by Mitch Kokai
Senior Political Analyst, John Locke Foundation
Is it more meaningful that Trump wanted to fire Mueller, or that the special counsel’s work has continued apace for the past six months, with indictments, guilty pleas, and extensive interviews of White House officials? Surely it is the latter, but Trump’s critics argue that his withdrawn directive establishes motive in a prospective obstruction-of-justice case.
What it establishes is what we already knew: Trump hates the investigation and everyone associated with it. He considers the FBI officials who have been central to the probe politically compromised hatchet men. He disdains his own attorney general, Jeff Sessions, for recusing himself from the matter and has no use for Deputy Attorney General Rod Rosenstein, either.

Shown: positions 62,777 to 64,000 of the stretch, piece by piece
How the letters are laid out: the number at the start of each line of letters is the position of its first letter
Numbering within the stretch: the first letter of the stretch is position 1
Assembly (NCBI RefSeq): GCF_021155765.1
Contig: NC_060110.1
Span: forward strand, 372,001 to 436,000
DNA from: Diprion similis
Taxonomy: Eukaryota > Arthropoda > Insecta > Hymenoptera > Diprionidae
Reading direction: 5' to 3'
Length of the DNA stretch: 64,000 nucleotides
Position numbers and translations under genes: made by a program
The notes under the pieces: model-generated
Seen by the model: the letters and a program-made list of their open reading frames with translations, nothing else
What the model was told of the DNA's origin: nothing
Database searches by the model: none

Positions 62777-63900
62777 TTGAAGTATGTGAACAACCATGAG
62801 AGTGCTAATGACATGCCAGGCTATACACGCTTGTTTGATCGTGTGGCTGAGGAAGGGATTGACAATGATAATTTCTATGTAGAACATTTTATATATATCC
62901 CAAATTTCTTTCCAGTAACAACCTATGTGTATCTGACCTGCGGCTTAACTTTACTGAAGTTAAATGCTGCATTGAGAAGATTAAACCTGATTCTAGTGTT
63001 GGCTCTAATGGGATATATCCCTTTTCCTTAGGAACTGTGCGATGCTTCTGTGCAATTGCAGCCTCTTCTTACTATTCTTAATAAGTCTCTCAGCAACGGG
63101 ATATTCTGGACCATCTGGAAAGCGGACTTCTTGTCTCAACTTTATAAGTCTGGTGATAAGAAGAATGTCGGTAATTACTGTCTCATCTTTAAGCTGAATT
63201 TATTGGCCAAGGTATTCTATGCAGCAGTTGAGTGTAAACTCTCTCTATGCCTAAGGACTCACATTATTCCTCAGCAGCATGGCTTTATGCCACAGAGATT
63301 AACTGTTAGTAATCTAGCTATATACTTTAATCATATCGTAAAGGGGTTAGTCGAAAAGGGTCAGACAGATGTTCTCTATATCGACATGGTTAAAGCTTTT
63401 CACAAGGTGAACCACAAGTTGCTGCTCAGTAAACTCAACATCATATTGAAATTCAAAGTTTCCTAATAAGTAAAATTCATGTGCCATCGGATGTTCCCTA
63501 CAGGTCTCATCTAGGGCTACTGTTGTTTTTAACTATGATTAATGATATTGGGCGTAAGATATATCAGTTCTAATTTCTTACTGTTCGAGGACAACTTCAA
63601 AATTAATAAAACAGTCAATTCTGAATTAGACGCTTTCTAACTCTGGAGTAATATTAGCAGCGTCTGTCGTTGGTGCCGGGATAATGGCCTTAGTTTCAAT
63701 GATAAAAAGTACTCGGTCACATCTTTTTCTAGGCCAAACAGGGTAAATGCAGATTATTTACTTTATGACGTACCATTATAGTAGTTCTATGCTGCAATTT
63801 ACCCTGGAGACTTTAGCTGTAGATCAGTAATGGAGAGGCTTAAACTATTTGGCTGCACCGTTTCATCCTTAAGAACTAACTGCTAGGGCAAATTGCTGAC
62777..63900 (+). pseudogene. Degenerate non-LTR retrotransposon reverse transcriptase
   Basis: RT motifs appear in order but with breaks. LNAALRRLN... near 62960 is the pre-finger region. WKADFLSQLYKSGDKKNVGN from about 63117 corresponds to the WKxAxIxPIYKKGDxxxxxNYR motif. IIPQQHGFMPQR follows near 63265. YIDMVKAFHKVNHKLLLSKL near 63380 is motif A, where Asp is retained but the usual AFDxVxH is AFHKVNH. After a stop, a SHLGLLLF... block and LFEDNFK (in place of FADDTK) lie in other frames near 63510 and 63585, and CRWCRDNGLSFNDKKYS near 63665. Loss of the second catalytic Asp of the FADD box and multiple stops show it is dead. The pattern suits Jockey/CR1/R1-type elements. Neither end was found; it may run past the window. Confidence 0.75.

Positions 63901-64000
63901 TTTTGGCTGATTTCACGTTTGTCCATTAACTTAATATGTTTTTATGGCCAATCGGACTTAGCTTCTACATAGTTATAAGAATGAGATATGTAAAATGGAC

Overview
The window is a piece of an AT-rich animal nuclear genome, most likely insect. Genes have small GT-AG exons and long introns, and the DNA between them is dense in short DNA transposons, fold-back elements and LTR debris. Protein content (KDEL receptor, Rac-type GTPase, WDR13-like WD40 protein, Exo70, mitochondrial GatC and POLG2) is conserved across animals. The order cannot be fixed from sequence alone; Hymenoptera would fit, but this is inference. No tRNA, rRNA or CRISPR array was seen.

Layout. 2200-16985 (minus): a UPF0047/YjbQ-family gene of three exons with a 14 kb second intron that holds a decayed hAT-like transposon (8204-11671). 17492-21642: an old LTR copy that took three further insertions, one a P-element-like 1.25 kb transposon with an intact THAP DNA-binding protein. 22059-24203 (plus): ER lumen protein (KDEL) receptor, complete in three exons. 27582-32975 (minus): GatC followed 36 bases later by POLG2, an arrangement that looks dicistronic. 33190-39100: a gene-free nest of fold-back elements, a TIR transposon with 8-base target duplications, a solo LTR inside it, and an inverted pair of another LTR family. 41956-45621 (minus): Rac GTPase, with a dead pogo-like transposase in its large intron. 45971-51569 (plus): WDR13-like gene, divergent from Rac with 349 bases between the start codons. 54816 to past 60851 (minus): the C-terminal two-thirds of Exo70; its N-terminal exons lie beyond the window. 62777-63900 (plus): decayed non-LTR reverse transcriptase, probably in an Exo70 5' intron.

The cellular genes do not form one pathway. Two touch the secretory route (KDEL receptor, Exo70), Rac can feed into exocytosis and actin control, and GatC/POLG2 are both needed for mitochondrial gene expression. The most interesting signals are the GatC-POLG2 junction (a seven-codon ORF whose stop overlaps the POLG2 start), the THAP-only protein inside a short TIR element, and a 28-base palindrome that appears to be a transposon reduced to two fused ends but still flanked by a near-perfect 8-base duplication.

We don’t need an investigation to know any of this, because Trump advertises it all the time. What else is his Twitter feed for?
What we don’t know, at least with certainty, is what’s behind Trump’s animus. It’s one thing if he hatched a high-level conspiracy with the Russians during the election that he’s ham-handedly trying to cover up; it is another if he knows there was no such conspiracy and believes the investigation is, as he repeatedly says, “a witch hunt.”
This is why it makes no sense for Democrats and the press to blow right by collusion — compelling evidence of which has not yet emerged — to obsess with alleged obstruction instead. If there was no collusion, it is doubtful that Trump has the corrupt motive necessary to make an impeachable obstruction-of-justice case against him.